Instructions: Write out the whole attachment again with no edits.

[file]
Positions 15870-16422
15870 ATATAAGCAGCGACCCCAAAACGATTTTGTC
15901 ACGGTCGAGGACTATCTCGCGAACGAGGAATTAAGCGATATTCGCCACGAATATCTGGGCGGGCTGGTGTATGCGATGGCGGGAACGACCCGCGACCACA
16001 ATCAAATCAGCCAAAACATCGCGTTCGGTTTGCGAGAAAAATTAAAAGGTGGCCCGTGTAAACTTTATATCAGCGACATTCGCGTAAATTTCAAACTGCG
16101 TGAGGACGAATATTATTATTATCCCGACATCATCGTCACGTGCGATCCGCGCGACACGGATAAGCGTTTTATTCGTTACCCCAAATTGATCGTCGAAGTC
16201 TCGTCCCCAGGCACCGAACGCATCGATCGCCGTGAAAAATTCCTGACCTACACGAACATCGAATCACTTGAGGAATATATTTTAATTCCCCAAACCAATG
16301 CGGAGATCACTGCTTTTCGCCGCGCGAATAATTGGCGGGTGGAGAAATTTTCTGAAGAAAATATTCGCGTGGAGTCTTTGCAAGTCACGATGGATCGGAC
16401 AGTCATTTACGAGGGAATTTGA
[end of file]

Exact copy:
Positions 15870-16422
15870 ATATAAGCAGCGACCCCAAAACGATTTTGTC
15901 ACGGTCGAGGACTATCTCGCGAACGAGGAATTAAGCGATATTCGCCACGAATATCTGGGCGGGCTGGTGTATGCGATGGCGGGAACGACCCGCGACCACA
16001 ATCAAATCAGCCAAAACATCGCGTTCGGTTTGCGAGAAAAATTAAAAGGTGGCCCGTGTAAACTTTATATCAGCGACATTCGCGTAAATTTCAAACTGCG
16101 TGAGGACGAATATTATTATTATCCCGACATCATCGTCACGTGCGATCCGCGCGACACGGATAAGCGTTTTATTCGTTACCCCAAATTGATCGTCGAAGTC
16201 TCGTCCCCAGGCACCGAACGCATCGATCGCCGTGAAAAATTCCTGACCTACACGAACATCGAATCACTTGAGGAATATATTTTAATTCCCCAAACCAATG
16301 CGGAGATCACTGCTTTTCGCCGCGCGAATAATTGGCGGGTGGAGAAATTTTCTGAAGAAAATATTCGCGTGGAGTCTTTGCAAGTCACGATGGATCGGAC
16401 AGTCATTTACGAGGGAATTTGA